Babies have low levels of vitamin K in their bodies at birth. Without vitamin K, babies are at risk of getting a rare bleeding disorder. A single vitamin K injection given at birth is the most effective way of preventing this.
- Vitamin K helps blood to clot and prevents serious bleeding.
- All babies need vitamin K to produce clotting factors.
- Babies have low levels of vitamin K in their bodies at birth.
- Without vitamin K, babies are at risk of getting a rare bleeding disorder called VKDB (vitamin K deficiency bleeding) or HDN (haemorrhagic disease of the newborn).
- VKDB is serious and can cause brain damage or death.
- A single vitamin K injection given at birth is the most effective way of preventing VKDB.
What is vitamin K?
Vitamin K is a substance in our bodies that helps our blood to clot and stops bleeding. Vitamin K is naturally present in the body and is made in the intestine from food.
Why is vitamin K important for my baby?
All babies are born with low levels of vitamin K in their bodies. Vitamin K is made naturally in the intestine but as newborn babies have very little bacteria in their intestine they don't make enough. As your baby grows they will start to make enough vitamin K.
Breast milk contains vitamin K but in too small an amount to provide protection. Too little vitamin K puts your baby at risk of a rare disease called VKDB (vitamin K deficiency bleeding).
Which babies are most at risk of developing VKDB?
All newborn babies have low levels of vitamin K and so they are at risk of VKDB. VKDB is rare and the chance of babies developing it is small, even if they have not received extra vitamin K. But, if babies do develop VKDB, it can cause internal bleeding leading to death, or permanent damage to the brain and other organs.
Babies who are at increased risk of VKDB include:
- Babies born to mothers taking certain medicines, eg, some medicines for epilepsy and tuberculosis, and anti-coagulants. If you are on any of these medicines, talk to your healthcare provider or midwife before your baby is born.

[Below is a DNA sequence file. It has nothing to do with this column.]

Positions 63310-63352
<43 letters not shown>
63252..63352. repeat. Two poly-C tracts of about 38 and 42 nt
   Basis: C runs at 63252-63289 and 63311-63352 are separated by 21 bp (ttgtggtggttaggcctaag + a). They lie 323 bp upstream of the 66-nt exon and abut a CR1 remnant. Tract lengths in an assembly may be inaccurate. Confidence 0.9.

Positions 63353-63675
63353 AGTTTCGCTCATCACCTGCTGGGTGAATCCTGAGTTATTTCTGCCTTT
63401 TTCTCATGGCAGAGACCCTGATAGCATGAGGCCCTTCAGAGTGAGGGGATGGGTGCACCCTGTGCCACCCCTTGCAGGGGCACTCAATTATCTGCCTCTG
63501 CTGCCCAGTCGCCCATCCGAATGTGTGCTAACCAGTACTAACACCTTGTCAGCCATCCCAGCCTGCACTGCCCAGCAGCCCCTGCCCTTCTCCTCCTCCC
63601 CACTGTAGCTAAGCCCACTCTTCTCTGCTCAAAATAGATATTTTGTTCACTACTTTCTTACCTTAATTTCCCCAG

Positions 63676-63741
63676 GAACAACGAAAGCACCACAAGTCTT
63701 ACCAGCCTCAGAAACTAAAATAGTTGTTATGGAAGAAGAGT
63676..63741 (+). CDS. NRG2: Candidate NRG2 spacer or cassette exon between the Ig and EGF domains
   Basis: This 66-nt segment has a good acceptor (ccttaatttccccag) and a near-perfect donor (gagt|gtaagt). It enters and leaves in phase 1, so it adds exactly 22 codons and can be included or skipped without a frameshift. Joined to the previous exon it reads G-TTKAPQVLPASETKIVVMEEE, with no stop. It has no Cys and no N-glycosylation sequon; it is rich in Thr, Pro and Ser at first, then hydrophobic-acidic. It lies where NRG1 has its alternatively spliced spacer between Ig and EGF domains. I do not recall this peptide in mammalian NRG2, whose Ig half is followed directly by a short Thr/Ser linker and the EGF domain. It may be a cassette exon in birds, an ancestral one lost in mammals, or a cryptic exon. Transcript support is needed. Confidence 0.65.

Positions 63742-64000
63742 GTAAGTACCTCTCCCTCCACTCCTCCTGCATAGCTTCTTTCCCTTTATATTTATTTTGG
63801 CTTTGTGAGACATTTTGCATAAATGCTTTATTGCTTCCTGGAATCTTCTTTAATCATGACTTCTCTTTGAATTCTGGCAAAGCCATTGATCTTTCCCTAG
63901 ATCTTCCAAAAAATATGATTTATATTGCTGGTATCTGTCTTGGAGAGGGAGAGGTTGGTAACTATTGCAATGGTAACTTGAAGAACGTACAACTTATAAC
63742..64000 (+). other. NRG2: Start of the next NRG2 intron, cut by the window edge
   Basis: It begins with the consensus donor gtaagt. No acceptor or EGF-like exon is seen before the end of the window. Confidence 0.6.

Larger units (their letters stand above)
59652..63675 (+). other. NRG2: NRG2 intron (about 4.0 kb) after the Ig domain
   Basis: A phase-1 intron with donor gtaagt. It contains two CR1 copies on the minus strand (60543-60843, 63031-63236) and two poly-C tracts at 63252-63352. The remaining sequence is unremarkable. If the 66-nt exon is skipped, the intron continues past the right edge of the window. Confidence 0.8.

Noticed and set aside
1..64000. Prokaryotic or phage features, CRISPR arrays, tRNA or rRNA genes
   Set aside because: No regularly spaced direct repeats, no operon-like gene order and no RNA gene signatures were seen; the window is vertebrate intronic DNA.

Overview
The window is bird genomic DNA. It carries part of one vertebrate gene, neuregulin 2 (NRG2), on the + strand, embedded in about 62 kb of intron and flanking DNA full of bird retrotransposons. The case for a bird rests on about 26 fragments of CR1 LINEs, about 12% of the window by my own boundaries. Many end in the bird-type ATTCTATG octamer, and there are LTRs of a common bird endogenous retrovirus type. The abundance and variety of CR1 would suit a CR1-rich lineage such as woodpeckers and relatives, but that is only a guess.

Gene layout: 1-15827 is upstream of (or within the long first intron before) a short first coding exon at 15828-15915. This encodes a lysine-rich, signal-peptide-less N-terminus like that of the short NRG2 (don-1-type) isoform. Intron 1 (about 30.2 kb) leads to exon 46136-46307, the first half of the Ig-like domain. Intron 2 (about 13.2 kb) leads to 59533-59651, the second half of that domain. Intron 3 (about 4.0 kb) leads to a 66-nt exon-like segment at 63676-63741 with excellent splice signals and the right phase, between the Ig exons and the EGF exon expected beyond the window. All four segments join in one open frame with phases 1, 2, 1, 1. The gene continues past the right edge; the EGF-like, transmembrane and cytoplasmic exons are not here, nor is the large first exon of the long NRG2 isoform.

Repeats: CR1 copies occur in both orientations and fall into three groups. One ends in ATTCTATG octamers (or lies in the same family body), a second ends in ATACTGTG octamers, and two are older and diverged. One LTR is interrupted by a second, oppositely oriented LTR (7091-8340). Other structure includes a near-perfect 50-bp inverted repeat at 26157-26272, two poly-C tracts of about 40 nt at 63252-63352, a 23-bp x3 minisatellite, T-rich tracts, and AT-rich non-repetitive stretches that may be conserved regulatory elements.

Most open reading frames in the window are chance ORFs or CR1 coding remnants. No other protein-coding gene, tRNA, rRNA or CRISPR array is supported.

- Premature babies (born early).
- Sick babies.
- Babies who haven't received vitamin K at birth.
- Exclusively breastfed babies who have not had vitamin K at birth.
When can VKDB happen?
- VKDB can happen in the first day of a baby's life but this is rare – it usually happens to babies of mothers taking certain medicines.
- VKDB happens most often in the first 1–7 days of a baby's life.
- VKDB can happen up to about 6 months of age in babies with liver or bowel problems, or exclusively breastfed babies who have not had vitamin K at birth.
Why do babies have low levels of vitamin K?
Babies have low levels of vitamin K in their bodies because:
- vitamin K is mainly made by bacteria in the gut and there are few bacteria in a baby's gut at birth
- babies don't get enough vitamin K from their mothers during pregnancy or breastfeeding.
How is vitamin K given to my baby?
The most reliable way to give babies vitamin K is by an injection into the muscle in the leg (intramuscular injection). One injection given just after birth will protect your baby for many months.